She’s a seasoned traveller so was happy to be flying solo. However, she met an older friend travelling to the same destination, to resume college, so ended up with a peer buddy.

We’d talked extensively about how to proceed through airports and navigate other people, with some clear advice to take no nonsense from anyone not following protocols and keeping all at a good distance. She passed security at this end easily; the airport was quiet. Our concerns were at the US end and how things would be managed at Immigration and with TSA, so we’d checked online for any horror stories. Of course, we read and saw reports of the odd crazy travellers who refuse to wear masks and are being forcibly removed from planes. But, none of that presented issues.

NMIA walkway to departure gates

So, now, she has to quarantine for 14 days while settling in—‘cohorting’. School will be on-campus and remote and lessons will be recorded to allowing remote learning for any who prefer. Daily health testing is scheduled. I’m interested in how the eating etc will work, though I think the general meals wont be happening, but more family-style and small group dining will prevail. It’s still nice weather and I’m sure the teenagers are champing at the bit to get back into their sports program.

Anyway, lots to ponder and lots to hope for in terms of good things to happen in this important senior high school year. Thinking about college is stressful enough, but with the health and safety issues on top. Ay caramba!

#COVID19Chronicles-130: August 22, 2020-Jamaica is not COVID-ready for elections, but has time to do better

I support the government’s decision to hold elections on September 3. My reasons are mainly contextual:

  • A nearer date has less uncertainty than a later date. I think it’s academic that we have until June 2021 to officially hold the next election. The strong whiff of elections had been in the air for a long time and what delaying did was merely keep people anticipating an election and raise uncertainty about timing. It’s a common feature that such uncertainty is a drag on economic life.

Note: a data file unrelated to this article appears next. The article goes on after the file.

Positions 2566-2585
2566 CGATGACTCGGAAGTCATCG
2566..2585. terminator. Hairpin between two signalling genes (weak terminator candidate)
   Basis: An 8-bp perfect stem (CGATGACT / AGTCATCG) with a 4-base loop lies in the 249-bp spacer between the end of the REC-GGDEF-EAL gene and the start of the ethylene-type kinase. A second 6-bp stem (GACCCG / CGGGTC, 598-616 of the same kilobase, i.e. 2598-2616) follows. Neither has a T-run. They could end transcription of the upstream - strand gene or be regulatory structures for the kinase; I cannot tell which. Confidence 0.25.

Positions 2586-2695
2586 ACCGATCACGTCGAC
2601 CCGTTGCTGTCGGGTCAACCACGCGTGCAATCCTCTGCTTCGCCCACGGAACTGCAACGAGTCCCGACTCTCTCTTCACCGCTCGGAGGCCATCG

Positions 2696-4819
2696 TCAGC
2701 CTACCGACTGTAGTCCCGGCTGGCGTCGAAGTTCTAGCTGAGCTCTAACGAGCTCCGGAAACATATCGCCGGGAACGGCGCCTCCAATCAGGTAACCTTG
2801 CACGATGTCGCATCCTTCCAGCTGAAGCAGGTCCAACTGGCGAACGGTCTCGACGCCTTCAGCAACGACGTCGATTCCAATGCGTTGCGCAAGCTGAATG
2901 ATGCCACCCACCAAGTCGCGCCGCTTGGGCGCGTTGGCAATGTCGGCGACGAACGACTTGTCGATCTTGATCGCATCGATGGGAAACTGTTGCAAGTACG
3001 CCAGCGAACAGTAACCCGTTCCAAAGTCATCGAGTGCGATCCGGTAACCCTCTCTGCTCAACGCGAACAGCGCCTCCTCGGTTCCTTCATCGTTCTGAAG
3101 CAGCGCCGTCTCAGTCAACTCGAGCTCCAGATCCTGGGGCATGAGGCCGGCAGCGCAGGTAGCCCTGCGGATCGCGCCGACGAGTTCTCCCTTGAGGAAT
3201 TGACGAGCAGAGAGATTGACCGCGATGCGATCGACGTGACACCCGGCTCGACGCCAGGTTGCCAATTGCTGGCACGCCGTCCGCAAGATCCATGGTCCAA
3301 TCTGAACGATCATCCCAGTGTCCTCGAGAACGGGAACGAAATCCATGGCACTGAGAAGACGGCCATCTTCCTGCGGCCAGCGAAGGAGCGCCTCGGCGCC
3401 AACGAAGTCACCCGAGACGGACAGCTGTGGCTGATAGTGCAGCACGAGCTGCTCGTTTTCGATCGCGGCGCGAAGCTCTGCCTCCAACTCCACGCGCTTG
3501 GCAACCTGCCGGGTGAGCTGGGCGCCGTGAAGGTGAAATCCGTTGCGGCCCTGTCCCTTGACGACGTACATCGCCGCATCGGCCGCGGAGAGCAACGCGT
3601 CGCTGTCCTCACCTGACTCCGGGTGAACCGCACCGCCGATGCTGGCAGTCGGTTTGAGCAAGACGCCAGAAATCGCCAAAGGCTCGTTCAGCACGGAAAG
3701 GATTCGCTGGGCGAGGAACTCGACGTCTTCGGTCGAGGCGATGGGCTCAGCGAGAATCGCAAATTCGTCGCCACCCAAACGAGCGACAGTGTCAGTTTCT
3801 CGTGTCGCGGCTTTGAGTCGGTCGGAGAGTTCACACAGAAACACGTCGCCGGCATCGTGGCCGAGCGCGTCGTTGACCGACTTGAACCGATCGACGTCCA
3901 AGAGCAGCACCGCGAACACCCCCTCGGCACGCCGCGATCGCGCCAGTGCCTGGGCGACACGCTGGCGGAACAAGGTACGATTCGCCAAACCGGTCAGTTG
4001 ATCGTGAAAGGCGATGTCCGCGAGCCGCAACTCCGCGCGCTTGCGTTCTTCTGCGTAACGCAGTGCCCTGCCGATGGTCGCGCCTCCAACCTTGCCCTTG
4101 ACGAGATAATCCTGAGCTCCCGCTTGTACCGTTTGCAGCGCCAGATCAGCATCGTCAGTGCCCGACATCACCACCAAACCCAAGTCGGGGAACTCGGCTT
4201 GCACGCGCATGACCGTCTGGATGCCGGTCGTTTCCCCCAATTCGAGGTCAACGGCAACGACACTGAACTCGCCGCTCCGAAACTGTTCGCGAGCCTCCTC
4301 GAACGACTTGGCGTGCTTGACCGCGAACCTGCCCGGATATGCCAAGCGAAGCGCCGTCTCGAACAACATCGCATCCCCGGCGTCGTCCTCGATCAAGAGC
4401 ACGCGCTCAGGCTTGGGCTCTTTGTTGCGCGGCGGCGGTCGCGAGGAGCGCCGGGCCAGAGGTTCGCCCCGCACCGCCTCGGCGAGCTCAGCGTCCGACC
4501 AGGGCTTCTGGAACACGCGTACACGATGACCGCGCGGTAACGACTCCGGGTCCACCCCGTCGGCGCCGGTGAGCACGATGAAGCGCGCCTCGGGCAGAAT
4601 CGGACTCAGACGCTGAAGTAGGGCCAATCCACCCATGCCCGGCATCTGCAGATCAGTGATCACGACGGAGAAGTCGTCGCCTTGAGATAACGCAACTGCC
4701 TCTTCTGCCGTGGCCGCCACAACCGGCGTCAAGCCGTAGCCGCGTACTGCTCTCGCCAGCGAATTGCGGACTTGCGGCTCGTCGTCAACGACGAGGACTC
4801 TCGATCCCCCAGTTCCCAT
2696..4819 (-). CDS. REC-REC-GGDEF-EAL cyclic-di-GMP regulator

• I think the bigger health risks lie with the reopening of schools; if that goes badly, it impacts more on the timing of an election, if not already held. Evidence overseas is that within days of reopening, schools and colleges are seeing massive rates of infection and having to reverse plans, rapidly.
  • A resurgence in COVID-19 infections was an expected outcome of reopening borders in June and moving the country back towards an ‘old normal’; the question was always how high and wide would such infections go and how would measures be used to curb that.

I don’t like how the government has gone about implementing restrictive measures since we reopened our borders. In particular, I think the messengers were far too lax in their own personal attitudes and demonstration of how to take the virus seriously. The issue of wearing masks is the most egregious example of that, where a ho-hum approach was too often evident, when good teaching moments existed. Jamaicans put a lot on their politicians’ shoulders in terms of expectations. Even though surveys may indicate people think most politicians are corrupt, people still look up to them.

I also believe we should come down harder and faster on violations of quarantine or use methods that are much harder to circumvent. Admittedly, the latter can be costly, but it’s hard to get the real cost-benefit of health right in current circumstances.

New Zealand (NZ) gets a lot of air play for how it has handled the pandemic. Though its PM recently delayed elections from mid-September to mid-October, that has to be seen in the context of the original election date having been announced back in January. That’s in keeping with their collaborative tradition of trying to give all plenty of time to prepare for the vote. So, NZ has been on a lazy stroll to the polls. The PM now gave the parties a last-minute chance to better prepare for the inevitable in the context of an increase in cases, after a long period (just over 100 days) of no new local cases. What I keep stressing is that NZ, like us, is also pressing against a ‘drop dead’ date for its election, in mid-November. So, the PM has made it clear there will be no further delay. Meaning that whatever happens with infections, voting will go ahead. She may now be regretting now having announced in January an election in February. But, 20-20 hindsight in 2020 is now common.

Jamaica’s PM has recently made the point about the elections being important as a sign that the administrative machinery will not grind to a halt because of the pandemic. This is wholly consistent with the prevailing mantra of ‘living with COVID-19’.